The first Plasma panels were a really nice color – if you like orange. Several decades passed before a color display could be produced. And even then, the efficiency, brightness, and cost of manufacturing scale-up were considered barriers to this technology becoming accepted for large-volume consumer products.

None of us, no matter how knowledgeable, could predict that every one of these problems would yield to a commercially viable solution. The ability to scale TFTs to the sizes we have today, and with reasonable manufacturing yields, was simply not envisioned by anyone. I suppose this is the Moore’s Law equivalent for display technology. The developments that allowed for wider viewing angles and that led to LC materials that can operate at full video speeds also could not be extrapolated from what was known in the earlier days of LCD development.

For plasma panels, a look at history leads to a similar conclusion. After many years of trying, the first truly successful color plasma display was introduced around 1995. It depended on a complex multi-layer screen-printed substrate. This challenging back-plane manufacturing process seemed to indicate that larger sizes and higher resolutions would be difficult to achieve and that costs would always be too high for a consumer product. However, with additional work, new ways of making the back plane structure were developed which were easier to produce in large volumes. Once development of color plasma panel products began in earnest, the other challenges of low brightness and poor efficiency also yielded to creative solutions.

I suppose the perversity of all this is that most of the time we simply cannot predict which obstacles will yield to a solution and which will become the “show stoppers” and/or “fatal flaws” that lead to eventual failure. It can be terribly frustrating to the scientists and engineers when a critical problem cannot be solved. From the business management aspect, it is not only frustrating but usually also financially disastrous when this happens. Therefore, can we learn anything at all from past successes and failures to help guide future decisions? And what should we do to encourage new opportunities while still taking into account that the finances have to be carefully managed.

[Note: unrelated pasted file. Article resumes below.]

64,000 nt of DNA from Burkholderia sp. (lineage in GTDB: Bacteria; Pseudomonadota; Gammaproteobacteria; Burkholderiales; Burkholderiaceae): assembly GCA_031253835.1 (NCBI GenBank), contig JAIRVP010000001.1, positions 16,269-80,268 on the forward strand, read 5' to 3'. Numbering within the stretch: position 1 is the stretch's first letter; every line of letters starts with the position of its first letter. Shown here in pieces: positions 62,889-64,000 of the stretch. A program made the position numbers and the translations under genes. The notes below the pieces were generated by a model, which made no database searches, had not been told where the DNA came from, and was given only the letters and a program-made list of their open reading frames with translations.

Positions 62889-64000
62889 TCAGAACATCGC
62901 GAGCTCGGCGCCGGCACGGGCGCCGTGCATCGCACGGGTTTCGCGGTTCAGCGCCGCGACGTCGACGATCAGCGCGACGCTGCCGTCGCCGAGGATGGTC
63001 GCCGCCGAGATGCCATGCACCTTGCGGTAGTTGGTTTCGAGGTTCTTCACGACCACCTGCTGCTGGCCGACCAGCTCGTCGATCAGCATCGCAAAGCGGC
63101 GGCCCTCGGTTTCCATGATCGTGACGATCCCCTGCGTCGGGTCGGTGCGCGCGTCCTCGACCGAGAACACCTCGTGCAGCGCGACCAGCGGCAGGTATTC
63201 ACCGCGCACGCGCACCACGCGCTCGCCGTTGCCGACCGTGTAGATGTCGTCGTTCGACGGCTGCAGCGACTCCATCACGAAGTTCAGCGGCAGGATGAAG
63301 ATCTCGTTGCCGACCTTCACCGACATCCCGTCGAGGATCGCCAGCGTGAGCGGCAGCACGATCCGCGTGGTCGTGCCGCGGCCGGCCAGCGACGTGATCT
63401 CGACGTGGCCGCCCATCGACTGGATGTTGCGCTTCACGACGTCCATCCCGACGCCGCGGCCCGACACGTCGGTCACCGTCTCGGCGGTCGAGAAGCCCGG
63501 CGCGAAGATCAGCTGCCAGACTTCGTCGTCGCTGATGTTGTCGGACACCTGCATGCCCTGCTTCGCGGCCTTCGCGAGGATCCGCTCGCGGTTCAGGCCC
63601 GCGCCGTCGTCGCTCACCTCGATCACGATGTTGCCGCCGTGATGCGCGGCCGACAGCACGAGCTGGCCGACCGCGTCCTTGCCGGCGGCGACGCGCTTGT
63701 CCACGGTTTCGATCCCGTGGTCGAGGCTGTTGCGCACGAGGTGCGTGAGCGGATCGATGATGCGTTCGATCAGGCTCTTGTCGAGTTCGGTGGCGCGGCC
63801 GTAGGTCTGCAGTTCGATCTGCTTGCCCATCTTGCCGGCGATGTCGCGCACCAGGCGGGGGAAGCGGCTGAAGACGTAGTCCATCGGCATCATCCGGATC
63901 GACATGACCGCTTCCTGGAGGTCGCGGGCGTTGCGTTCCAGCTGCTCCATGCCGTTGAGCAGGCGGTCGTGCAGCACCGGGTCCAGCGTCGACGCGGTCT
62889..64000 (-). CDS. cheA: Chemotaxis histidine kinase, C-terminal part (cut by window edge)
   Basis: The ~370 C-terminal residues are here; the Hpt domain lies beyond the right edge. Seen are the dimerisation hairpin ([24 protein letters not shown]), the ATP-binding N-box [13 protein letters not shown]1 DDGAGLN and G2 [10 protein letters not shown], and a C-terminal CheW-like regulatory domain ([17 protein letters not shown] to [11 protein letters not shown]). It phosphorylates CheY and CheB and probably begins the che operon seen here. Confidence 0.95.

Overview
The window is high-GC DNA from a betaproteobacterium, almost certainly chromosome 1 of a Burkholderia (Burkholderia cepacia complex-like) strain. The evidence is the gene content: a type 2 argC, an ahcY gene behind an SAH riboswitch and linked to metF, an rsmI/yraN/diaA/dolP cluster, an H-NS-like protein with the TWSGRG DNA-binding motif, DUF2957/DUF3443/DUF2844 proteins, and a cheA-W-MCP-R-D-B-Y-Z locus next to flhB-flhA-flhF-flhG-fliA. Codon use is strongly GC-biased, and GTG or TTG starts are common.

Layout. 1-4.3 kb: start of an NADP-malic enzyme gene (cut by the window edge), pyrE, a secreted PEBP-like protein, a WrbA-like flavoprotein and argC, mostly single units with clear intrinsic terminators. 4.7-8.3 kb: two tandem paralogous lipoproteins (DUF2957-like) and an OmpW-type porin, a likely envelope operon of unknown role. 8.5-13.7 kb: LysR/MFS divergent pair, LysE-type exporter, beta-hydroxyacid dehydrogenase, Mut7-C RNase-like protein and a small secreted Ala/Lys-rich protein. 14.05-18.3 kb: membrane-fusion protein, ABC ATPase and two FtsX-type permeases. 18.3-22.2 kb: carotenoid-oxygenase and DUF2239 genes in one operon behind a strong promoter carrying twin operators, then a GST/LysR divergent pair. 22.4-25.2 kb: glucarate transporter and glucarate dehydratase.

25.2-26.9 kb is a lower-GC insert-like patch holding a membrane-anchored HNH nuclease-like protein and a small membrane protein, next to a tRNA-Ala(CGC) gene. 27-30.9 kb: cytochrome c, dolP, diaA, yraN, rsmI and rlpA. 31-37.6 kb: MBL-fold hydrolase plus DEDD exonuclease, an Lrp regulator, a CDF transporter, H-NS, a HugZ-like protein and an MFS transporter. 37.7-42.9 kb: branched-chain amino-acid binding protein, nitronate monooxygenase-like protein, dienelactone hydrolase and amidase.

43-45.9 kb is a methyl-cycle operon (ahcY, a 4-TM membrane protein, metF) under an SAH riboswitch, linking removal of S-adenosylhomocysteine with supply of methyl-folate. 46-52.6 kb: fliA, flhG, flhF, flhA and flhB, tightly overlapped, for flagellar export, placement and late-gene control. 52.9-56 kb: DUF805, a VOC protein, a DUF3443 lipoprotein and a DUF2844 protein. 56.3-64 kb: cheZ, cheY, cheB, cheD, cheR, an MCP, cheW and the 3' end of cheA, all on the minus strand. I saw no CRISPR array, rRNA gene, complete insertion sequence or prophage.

I would suggest that the greatest risks are encountered when basic materials problems become the obstacles to success. For example, thin film Electroluminescent (EL) displays had limited success because no one could develop a blue phosphor of sufficient brightness. Field-emission displays have so far not been successful because with existing materials the field emission mechanism is too difficult to control. Therefore, I believe that if the basic materials understanding exists and the critical problems are well in hand, then the chances of success increase rather dramatically.

Suppose the materials challenges have been adequately addressed. Now are we ready to do the full business plan? I would suggest not. I think the lessons from the past tell us that an iterative approach is best. We can begin to identify some opportunities early on. But those may turn out not to be the best ones. By doing more technical development work and more concept exploration, we are likely to uncover opportunities that completely escaped us on the first pass. This additional exploration may also open doors to new ideas that may turn out to be even more important than the original concept. There is no direct path when it comes to innovation. The best we can do is to try to give it some direction and to facilitate the connection to real applications and real products. With such nurturing the “idea flowers” may blossom and grow to the size where even the competition cannot stomp them out.

I welcome your comments on the topics in this column as well as others. You may reach me directly from this web site, by e-mail at, by phone at 425-898-9117, or by fax at 425-898-1727.